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Tuesday, 16 October 1984
Page: 1705


Senator GRIMES (Minister for Social Security)(10.17) —I move:

That the Bill be now read a second time.

I seek leave to have the second reading speech incorporated in Hansard.

Leave granted.

The speech read as follows-

The purpose of the Australian Federal Police Amendment Bill is to give effect to the Government's decision that the protective service component of the AFP should be abolished and that the bulk of the functions formerly undertaken by that component should be transferred to a separate protective service organisation, which is to be established within the Department of Administrative Services. It is expected that the transfer will take place in October 1984.

The Government has taken this decision on the basis that the quality of service able to be offered by an organisation dedicated to a single task is significantly better than that offered by an organisation responsible for two or more dissimilar functions. There is a clear distinction between the requirements and characteristics of an organisation which is intended to perform the range of duties required of a modern police force and those of an organisation dedicated to performing the more specialised functions of access control and the security of premises. The decision is strongly supported by AFP and by user departments, is consistent with the views of the previous government announced in December 1982 and with the proposal made last year by Royal Commissioner Mr Justice Stewart.

The necessary consultative processes to implement the decision have already begun, and will involve the Australian Federal Police Association and representatives of the protective service component. Training courses are under way for those members of the component who wish to qualify to transfer to general policing duties and thus, if suitable, to remain with the AFP. Those persons who are eligible and suitable will be able to transfer on satisfactory completion of such courses. Members of the protective service component who do not wish to qualify, or do not qualify, to remain with the AFP, will transfer to the new service on terms, conditions and salaries comparable to those they presently enjoy, and with preservation of leave and other credits. Details of these matters remain under active consideration.

The precise duties of personnel employed by the new service are matters for consultation with user-departments. The Department of Foreign Affairs is to establish its own guarding arrangements. The question of guarding at detention centres administered by the Department of Immigration and Ethnic Affairs is the subject of further consideration.

Members of the AFP will continue to perform their present policing functions at certain locations-official residences, Parliament House, airports, embassies, consulates and at such other places as may be determined.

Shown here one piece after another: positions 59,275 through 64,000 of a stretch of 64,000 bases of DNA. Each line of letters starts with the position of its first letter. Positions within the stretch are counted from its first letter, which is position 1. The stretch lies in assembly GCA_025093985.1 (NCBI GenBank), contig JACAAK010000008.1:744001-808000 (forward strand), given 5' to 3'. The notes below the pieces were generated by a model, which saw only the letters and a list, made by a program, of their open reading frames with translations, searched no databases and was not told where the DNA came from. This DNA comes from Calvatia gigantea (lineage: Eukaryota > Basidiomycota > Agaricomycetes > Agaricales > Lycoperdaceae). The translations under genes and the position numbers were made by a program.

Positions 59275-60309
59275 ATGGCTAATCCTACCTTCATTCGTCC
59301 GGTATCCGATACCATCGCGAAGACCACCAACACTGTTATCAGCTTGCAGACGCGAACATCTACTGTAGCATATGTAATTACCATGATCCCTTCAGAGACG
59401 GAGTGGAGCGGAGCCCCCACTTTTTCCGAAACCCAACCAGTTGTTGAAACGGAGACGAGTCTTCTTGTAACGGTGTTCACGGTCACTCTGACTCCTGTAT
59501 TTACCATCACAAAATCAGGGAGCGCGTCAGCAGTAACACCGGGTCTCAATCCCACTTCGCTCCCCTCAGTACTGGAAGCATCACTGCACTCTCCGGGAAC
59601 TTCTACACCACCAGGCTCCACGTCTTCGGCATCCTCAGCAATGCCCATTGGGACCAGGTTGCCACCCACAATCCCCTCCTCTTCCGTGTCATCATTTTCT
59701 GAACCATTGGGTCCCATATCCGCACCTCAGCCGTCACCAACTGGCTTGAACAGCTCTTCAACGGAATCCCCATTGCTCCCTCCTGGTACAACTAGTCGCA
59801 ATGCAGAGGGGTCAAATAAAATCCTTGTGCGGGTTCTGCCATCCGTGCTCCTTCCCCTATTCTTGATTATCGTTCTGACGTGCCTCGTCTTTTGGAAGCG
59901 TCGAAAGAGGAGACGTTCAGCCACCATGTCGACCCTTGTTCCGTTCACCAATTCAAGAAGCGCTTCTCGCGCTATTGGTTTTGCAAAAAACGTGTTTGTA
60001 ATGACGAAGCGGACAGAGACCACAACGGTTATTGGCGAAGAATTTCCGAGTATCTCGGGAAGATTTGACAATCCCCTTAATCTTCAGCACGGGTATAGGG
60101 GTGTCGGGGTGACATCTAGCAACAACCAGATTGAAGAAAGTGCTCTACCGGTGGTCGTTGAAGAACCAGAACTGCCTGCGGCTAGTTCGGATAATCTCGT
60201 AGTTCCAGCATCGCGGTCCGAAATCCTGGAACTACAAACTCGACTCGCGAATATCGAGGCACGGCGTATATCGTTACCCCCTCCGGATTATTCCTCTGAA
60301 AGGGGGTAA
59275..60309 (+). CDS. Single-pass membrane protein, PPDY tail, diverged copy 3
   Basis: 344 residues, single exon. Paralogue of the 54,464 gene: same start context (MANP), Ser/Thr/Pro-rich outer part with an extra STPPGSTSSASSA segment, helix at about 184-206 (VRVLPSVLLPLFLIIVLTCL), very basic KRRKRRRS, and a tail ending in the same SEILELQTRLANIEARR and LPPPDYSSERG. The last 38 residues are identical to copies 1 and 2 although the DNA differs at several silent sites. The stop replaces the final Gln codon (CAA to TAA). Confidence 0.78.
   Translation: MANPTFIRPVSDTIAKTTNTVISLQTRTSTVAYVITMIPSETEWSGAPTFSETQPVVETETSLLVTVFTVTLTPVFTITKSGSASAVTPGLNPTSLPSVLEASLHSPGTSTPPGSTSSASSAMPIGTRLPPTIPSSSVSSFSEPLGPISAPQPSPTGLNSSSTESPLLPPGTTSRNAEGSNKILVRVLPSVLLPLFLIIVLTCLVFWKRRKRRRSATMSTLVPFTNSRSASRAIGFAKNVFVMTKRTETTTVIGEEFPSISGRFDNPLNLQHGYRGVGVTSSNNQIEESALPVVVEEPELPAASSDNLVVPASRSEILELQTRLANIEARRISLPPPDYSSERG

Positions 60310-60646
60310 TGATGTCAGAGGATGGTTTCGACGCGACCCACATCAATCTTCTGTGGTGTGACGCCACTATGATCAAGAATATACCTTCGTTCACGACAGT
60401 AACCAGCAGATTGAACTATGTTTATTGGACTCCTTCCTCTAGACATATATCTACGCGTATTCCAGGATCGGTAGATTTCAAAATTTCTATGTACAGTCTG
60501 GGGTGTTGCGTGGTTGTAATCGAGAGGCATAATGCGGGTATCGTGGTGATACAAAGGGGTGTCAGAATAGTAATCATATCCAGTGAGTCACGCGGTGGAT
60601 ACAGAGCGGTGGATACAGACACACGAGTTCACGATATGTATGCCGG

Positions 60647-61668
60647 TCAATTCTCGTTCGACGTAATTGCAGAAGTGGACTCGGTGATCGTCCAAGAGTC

The Bill does not in any way alter the functions, powers, administration, methods of appointment to or the terms and conditions of service to the AFP. Its sole purpose is to remove from the Australian Federal Police Act all references to the protective service component and to the AFP as comprising two components. Nor does the Bill contain any machinery provisions under which former protective service component members will be transferred into the public service. The necessary machinery for the transfer already exists in Division 9F of the Public Service Act 1922.

The ongoing cost of the new service will be offset by reductions in AFP votes. There will, however, be some establishment costs in 1984-85, associated with the transfer of function. These will cover such items as uniforms and the purchase of equipment which cannot be transferred from the AFP. It is envisaged that these costs will be of the order of $1.5 million, and they will be the subject of further, detailed consideration in the context of the 1984-85 Budget.

The Bill includes two minor amendments to the AFP Act-to sections 15 and 36- which, had the Bill not been introduced, would have been incorporated in the Statute Law (Miscellaneous Provisions) Bill. The purpose of the amendment proposed to section 15 is to ensure flexibility in day to day administration of the AFP by providing that delegations may follow functional lines, acknowledging that administration functions of the force are carried out jointly by police officers and public servants.

The purpose of the amendment to section 36 of the act is to permit implementation of the recommendations of a recently completed joint management review of the AFP, the first since the force was established in 1979. The review report has proposed significant improvements in AFP manpower control procedures, training and promotion systems. The amendment preserves the 'efficiency' criteria, which is an essential element of the present provision, and directs consideration of certain relevant matters in evaluating the relative efficiency of members competing for promotion.

I have arranged for an explanatory memorandum to be distributed to all honourable senators.

I commend the Bill to the Senate.

Debate (on motion by Senator Reid) adjourned.